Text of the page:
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Baylor Regional Park
April 16, 2013
Saturday April 20, 2013
Onan Observatory at Baylor Regional Park
10775 County Rd 33, Norwood Young America, MN
The Minnesota Astronomical Society would like to invite you to attend the Astronomical League’s
Astronomy Day activities at the Onan Observatory in Baylor Regional Park. Speakers are scheduled
throughout the day and will give talks on astronomy and what there is to see. Door prize drawings will
be held Saturday evening and include MAS merchandise, astronomy books and telescopes. Weather
permitting, the evening will conclude with tours of the night sky and of course stargazing.
Schedule of Events|
Saturday April 20, 2013|
12:00 Noon: Daytime Activities beginning at noon
Solar observation, daytime viewing of the Moon, Venus and Jupiter.
|2:00 ||Bill Arden - The Sun (the star we live with) - Astronomers look at stars, and we've got one right down the block. We'll take a closer look at the star we live by - the Sun. We'll see its place in the Solar System, how it compares to other stars, ways to watch it and some things to look for through the observatory's telescopes.
|3:00 ||Michael Kauper – Planisphere demonstration - Make your own ''Star Wheel'' and learn how to use it to find your way through the night sky.
|4:00 ||Bob Kerr - "Things That Go Flash in the Night: All About Meteors." - Every year our planet is bombarded by thousands of meteors or “shooting stars.” These space rocks can originate close-by, as well as from the farthest reaches of the solar system. Some arrivals are anticipated while others startle us. They come singly or in showers. Join us and hold a four billion year old meteorite in your hand!
|5:00 ||To be determined -
|6:00 ||Dinner Break
|7:30 ||Ron Schmit: Robots in Space - Though you would not mistake them for R2 or C3PO, they ARE robots: our intrepid space probes. Setting sail from Earth, this fleet of automatons continues to explore the far reaches of our solar system, sending back never before seen images from the unique vantage point that they provide. We've had robots visit every planet of the solar, and we even have one on the way for a historic visit to the dwarf planet, Pluto. Get the latest on our robotic reconnaissance of the solar system. There is so much to explore!!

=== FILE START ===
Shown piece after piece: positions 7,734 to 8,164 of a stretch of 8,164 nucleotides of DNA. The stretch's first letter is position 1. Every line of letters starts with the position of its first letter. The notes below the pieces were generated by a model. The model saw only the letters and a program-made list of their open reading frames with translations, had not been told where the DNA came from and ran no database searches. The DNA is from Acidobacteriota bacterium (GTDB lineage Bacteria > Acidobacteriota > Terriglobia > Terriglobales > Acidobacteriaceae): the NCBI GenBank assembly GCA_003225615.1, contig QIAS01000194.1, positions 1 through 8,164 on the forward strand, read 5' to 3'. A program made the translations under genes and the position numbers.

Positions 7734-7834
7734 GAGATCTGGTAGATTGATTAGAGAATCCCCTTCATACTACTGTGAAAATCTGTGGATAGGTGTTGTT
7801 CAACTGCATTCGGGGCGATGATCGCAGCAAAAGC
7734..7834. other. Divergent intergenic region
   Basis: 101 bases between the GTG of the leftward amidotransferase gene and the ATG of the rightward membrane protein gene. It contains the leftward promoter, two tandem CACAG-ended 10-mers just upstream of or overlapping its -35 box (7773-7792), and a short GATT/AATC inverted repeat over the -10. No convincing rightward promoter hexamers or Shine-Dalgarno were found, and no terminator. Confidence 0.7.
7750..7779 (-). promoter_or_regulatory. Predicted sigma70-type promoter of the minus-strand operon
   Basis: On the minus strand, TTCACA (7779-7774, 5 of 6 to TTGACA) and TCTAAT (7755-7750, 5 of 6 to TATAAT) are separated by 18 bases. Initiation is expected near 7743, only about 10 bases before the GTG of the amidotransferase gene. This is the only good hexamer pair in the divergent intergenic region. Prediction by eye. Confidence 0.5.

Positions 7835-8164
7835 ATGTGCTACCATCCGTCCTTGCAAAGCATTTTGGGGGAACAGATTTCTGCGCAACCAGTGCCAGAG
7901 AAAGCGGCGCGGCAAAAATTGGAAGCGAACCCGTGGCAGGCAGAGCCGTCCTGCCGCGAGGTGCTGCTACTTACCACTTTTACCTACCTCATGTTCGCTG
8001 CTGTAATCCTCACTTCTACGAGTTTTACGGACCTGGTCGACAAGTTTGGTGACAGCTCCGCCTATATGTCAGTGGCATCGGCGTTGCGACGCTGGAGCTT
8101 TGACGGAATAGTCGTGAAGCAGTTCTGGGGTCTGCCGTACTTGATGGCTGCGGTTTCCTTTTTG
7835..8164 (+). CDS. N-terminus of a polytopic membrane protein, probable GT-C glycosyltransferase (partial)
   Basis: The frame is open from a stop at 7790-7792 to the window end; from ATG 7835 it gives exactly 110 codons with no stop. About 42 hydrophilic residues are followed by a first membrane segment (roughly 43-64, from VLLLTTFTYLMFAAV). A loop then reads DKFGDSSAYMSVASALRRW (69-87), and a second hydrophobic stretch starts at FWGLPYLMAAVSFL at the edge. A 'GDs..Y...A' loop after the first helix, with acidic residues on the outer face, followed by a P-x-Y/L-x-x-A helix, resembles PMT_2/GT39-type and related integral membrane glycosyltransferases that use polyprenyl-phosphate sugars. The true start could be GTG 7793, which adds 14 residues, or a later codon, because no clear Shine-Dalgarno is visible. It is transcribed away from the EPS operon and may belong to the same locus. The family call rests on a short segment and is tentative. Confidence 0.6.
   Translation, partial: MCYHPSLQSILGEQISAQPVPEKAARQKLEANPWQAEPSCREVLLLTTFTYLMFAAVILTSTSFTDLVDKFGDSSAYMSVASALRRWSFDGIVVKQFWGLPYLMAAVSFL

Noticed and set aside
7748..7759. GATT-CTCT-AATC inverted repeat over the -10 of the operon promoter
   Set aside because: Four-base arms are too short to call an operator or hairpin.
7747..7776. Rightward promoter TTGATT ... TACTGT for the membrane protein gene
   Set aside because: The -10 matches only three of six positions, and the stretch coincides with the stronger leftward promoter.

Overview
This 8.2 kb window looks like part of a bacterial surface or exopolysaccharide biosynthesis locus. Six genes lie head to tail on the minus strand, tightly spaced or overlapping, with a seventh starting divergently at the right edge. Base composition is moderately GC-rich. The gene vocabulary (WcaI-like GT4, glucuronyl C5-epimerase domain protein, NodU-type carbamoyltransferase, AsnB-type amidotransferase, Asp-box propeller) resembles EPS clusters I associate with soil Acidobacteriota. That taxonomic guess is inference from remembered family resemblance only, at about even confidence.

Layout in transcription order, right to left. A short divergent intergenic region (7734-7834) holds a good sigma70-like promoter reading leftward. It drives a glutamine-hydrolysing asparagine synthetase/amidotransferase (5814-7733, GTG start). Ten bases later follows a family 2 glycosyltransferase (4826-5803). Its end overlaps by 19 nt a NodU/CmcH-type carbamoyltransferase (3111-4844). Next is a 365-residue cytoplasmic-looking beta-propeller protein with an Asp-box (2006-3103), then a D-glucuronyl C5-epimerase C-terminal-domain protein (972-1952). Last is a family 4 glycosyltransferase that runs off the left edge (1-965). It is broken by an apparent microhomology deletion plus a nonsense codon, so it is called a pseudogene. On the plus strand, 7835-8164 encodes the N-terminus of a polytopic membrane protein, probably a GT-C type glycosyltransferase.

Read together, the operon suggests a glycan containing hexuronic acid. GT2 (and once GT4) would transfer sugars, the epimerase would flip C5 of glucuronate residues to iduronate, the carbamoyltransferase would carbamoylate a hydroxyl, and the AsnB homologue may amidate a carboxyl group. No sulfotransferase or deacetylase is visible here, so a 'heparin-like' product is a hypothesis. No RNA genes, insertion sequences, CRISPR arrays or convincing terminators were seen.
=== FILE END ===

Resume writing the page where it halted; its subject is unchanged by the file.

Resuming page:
|8:30 ||Door Prize Drawings
|9:00 ||Ron Schmit: LIVE Constellation Tour
The evening will continue with viewing through our array of telescopes. Venus, Jupiter, the Moon and Saturn will top the list of astronomical delights.
The MAS's Onan Observatory, the region's premier all-volunteer public observing facility.
- More than a dozen telescopes to view through, are among the finest amateur telescopes available.
- Real-time video viewing capabilities for lunar, planetary and deep-sky viewing.
- Solar filters allow safe viewing of the Sun's surface, sunspots and solar prominences.
- Mounted 15x80 binoculars for the ultimate “wide-field” stargazing experience.
- A heated warming room to take the chill out of the cool spring nights.
- Electrical outlets on the outside of the building for those who bring their own scopes.
- Paved handicap parking adjacent to the wheelchair accessible observatory.
Baylor Regional Park is roughly 25 miles southwest of the Eden Prairie, MN and just north of Norwood-Young America. It is easily reached either by Minnesota Highway 5 or U.S. Highway 212. Select the "Directions" link in the left hand column or click HERE for interactive map.
The theme of Astronomy Day is “Bringing Astronomy to the People”. This worldwide event invites
astronomical societies, planetariums, museums, and observatories to sponsor public viewing
sessions, presentations, workshops, and other activities to increase public awareness about
astronomy and our wonderful universe.
Astronomy Day was born in California in 1973. Doug Berger, then president of the Astronomical
Association of Northern California, decided that rather than try to entice people to travel long
distances to visit observatory open houses, they would set up telescopes closer to where the people
were - busy locations - urban locations like street corners, shopping malls, parks, etc.
His strategy paid off. Not only did Astronomy Day go over with a bang, not only did the public find out
about the astronomy club, they found out about future observatory open houses. Since the public got
a chance to look through a portable telescope, they were hooked. They then wanted to see what went
on at the bigger telescopes, so they turned out in droves at the next observatory open house.